The travel sequences in the film are also physical and add a sense of whimsy that CGI wouldn’t quite capture. From hand-painted backgrounds to the careful selection of pinks for the film, Greta Gerwig’s Barbie is a masterclass in environment building and set design brilliance.

Fun fact: Pantone 219 is Barbie’s iconic shade of pink. The movie set used so much of it that it caused a worldwide shortage.


5. Costumes and “Barbiecore”

The Barbie movie is a celebration of the doll’s eye-catching fashion through the ages. For example, the 2001: A Space Odyssey-inspired teaser featured Barbie in her iconic 1959 bathing suit.

Moreover, amongst the several noteworthy looks, the retro rollerblading outfits Barbie and Ken sport at Venice Beach were the most memorable, as the pair visually stood out from the much plainer-looking crowd.

The film and its fashion became a moment and launched the “Barbiecore” trend. Jacqueline Durran, the Oscar-winning costume designer behind Barbie understood the assignment and delivered! All of Barbie’s outfits were hand-crafted and one of a kind. Durran also set out to capture the “toyetic” feeling with Barbie’s attire, and she hit the nail on the head.

Robbie even served us Barbie glam during the movie’s press tour.

Just goes to show that costumes are a vehicle for storytelling. It is something to note whether your production is animated or live-action!


6. Sound design and music

Barbie’s sound design, like the rest of the movie, is an ode to 1950s musicals. Ai-Ling Lee and Dan Kenyon set out to engineer these sounds.

Alternatives were added to give Barbie Land a commercial-like sensation. When Barbie opens her refrigerator, for example, we hear a calming exhale that conveys a sense of freshness.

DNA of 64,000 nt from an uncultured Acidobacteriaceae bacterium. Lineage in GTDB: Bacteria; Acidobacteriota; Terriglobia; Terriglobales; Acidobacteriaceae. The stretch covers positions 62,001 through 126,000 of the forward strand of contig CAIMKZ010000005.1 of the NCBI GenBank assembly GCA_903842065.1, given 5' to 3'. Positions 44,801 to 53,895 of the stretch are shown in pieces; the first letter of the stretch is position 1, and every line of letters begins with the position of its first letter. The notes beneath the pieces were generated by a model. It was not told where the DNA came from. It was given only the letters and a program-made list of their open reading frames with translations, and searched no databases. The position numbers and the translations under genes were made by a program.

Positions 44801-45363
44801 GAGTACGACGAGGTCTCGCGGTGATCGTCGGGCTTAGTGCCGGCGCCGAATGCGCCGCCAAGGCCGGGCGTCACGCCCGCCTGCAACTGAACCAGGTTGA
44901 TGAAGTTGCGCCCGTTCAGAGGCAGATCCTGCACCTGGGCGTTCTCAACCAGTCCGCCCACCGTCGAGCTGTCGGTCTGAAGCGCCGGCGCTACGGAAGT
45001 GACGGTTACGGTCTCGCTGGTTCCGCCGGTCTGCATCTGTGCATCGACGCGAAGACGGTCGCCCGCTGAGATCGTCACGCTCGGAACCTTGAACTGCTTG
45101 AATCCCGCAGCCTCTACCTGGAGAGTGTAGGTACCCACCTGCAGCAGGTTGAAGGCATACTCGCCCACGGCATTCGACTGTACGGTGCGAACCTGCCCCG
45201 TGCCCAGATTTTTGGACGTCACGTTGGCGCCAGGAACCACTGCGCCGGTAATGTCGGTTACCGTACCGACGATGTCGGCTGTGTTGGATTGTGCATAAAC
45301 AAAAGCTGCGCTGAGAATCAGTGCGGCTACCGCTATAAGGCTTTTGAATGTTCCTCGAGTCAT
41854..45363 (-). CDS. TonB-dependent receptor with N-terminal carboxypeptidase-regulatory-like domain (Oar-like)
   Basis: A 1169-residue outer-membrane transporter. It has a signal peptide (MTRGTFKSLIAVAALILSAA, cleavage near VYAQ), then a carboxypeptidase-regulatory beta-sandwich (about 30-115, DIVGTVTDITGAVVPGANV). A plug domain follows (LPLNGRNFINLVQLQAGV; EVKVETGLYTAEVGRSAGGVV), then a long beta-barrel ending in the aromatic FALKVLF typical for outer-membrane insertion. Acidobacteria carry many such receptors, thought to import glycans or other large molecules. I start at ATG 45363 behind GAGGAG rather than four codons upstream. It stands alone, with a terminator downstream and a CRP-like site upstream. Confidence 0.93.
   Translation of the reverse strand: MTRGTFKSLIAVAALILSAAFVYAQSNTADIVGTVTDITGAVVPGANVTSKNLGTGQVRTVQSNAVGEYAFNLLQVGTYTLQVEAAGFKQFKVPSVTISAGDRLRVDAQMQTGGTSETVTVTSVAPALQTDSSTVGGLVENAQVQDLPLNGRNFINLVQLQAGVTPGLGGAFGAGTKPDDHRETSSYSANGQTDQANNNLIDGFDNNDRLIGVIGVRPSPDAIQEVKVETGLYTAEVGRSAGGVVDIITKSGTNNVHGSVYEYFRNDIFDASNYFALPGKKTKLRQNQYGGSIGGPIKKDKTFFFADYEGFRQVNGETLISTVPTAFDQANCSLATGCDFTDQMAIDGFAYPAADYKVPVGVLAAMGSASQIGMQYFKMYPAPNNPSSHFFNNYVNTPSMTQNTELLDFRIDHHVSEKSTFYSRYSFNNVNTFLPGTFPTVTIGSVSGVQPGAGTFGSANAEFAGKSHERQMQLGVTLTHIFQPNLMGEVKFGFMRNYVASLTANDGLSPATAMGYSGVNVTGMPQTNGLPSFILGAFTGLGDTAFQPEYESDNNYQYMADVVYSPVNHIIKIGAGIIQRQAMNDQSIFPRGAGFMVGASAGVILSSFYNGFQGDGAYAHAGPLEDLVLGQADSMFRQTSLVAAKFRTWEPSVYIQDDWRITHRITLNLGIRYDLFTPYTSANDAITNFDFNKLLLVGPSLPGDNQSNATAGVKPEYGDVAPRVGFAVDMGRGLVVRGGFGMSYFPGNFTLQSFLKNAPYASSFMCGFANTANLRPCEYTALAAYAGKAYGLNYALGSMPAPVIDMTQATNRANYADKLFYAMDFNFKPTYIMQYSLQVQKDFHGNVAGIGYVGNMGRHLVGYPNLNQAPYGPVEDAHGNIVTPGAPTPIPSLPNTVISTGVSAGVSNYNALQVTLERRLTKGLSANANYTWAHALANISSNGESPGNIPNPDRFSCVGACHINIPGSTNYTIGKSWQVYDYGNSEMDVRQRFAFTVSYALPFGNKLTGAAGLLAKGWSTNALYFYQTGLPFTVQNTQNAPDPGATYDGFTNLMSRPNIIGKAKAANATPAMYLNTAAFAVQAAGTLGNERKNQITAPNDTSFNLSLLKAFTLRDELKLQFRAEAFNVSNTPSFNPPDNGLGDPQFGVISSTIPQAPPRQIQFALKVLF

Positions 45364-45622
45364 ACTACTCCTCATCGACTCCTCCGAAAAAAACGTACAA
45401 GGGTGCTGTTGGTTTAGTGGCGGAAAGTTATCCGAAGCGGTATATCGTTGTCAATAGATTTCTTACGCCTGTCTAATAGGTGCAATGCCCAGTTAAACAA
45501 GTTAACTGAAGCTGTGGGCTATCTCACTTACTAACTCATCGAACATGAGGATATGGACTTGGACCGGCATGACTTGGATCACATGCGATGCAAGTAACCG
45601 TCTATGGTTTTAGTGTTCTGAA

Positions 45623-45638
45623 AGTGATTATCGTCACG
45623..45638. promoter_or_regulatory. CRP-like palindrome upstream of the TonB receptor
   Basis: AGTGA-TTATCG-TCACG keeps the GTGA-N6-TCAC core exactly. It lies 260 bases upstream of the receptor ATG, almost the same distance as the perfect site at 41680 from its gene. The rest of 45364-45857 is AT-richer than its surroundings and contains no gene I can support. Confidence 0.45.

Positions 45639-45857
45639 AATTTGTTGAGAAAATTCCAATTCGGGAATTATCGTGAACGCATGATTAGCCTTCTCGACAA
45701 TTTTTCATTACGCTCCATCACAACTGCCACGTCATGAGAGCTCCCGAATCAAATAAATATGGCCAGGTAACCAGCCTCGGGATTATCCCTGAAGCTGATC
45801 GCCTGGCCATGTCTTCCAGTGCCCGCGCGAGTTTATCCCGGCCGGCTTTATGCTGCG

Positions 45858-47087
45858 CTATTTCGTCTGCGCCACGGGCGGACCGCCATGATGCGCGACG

Vocal sounds were also added to objects to give a sense of the way children play with toys.

Then we have the movie score produced by Mark Ronson and Andrew Wyatt. Some standout songs like Dua Lipa’s “Dance the Night”, Gosling’s “I’m Just Ken” and Billie Eilish’s poignant “What Was I Made For” were excellent narrative devices as well. Just goes to show how important an immersive audio experience is for any kind of production.


7. Pop culture references

Adding pop culture references is a great way to add a layer of fun. It also allows you to give a nod to moments that inspire you as a creator. It is also a great conversation starter for viewers who will look at your references like visual Easter Eggs to spot and discover upon re-watching!

This is exactly the sort of thing that makes people want to share videos!

The Barbie movie had loads of such moments. Viewers found references to The Wizard of Oz, Clueless, Saturday Night Fever, The Matrix, and more!

Even the travel sequences in the Barbie movie are a reference. Greta used early Old Spice commercials as her inspiration and went with that vibe to direct the fantastical travel montages in the film.

So be sure to add pop culture references to your next production. It’ll add an element of fun to your video project.

Similar post: 13 Lessons Video Marketers Can Learn from Taylor Swift


That’s a wrap

We hope you enjoyed exploring the lessons that Barbie has to offer. Whether you love or hate the movie, you’ve got to admit it certainly did something right considering the ridiculous numbers it pulled at the box office.

The MotionCue team is enamored by Gerwig’s whimsical and nuanced take on Barbie. We’ll be re-watching it to extract even more lessons.

How many of these video production lessons will you implement in your next video project? If you’d like to work with a pro video animation company like ours to bring your business video to life, get in touch, we’d be happy to help.

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Posted by Maria Saif